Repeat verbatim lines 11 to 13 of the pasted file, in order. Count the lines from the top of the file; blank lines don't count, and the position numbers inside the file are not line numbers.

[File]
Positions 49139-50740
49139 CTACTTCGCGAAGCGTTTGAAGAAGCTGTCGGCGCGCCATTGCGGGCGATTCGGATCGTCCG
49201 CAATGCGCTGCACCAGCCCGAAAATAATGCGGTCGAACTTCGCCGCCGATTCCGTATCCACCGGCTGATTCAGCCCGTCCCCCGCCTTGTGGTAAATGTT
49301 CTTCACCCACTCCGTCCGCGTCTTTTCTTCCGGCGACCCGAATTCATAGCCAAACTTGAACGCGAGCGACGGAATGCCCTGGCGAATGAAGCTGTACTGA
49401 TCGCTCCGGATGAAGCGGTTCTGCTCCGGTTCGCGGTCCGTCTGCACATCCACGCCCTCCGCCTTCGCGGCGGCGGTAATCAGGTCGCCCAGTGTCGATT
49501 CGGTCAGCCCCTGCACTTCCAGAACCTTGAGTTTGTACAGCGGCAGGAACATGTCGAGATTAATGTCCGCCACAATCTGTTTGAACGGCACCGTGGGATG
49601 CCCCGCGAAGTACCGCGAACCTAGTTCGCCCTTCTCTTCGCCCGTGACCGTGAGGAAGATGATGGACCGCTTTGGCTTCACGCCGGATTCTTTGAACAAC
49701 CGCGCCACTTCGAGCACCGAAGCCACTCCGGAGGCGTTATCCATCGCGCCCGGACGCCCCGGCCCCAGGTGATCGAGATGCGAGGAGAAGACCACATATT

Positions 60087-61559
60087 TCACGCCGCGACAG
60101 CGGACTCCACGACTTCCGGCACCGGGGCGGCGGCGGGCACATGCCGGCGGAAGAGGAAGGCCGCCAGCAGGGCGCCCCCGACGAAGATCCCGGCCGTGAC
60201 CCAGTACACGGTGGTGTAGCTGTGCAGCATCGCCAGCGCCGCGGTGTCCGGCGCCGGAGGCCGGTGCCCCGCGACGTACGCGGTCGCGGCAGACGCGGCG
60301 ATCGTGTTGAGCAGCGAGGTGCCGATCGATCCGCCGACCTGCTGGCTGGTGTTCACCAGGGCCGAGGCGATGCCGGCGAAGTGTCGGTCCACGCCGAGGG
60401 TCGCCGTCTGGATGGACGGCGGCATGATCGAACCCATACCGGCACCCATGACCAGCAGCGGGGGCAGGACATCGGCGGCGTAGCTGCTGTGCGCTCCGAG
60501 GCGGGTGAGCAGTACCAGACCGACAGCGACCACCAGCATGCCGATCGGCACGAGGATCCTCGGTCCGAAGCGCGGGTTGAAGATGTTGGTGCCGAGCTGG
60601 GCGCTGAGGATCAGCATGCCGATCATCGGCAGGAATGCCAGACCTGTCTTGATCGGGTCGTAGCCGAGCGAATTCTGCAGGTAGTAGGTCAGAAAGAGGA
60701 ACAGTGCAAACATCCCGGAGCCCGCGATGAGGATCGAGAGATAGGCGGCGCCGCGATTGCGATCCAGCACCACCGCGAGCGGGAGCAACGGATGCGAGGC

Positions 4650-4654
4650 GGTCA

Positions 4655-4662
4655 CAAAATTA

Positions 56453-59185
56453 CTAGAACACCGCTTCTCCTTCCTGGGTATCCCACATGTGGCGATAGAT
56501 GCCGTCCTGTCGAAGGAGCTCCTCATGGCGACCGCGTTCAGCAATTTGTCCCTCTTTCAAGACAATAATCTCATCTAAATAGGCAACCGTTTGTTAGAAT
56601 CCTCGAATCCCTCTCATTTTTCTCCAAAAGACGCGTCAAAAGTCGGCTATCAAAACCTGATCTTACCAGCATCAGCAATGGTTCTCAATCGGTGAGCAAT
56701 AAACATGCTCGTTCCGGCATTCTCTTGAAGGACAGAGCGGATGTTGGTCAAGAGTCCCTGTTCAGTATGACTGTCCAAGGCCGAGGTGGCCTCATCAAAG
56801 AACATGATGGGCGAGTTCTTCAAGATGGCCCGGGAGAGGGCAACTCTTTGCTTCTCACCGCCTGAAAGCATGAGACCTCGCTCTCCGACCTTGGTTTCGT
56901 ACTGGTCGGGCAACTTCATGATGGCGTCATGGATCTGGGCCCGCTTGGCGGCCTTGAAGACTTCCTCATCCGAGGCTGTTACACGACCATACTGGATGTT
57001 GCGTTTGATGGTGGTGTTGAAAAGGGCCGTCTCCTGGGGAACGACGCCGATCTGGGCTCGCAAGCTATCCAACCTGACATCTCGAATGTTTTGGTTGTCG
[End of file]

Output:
60101 CGGACTCCACGACTTCCGGCACCGGGGCGGCGGCGGGCACATGCCGGCGGAAGAGGAAGGCCGCCAGCAGGGCGCCCCCGACGAAGATCCCGGCCGTGAC
60201 CCAGTACACGGTGGTGTAGCTGTGCAGCATCGCCAGCGCCGCGGTGTCCGGCGCCGGAGGCCGGTGCCCCGCGACGTACGCGGTCGCGGCAGACGCGGCG
60301 ATCGTGTTGAGCAGCGAGGTGCCGATCGATCCGCCGACCTGCTGGCTGGTGTTCACCAGGGCCGAGGCGATGCCGGCGAAGTGTCGGTCCACGCCGAGGG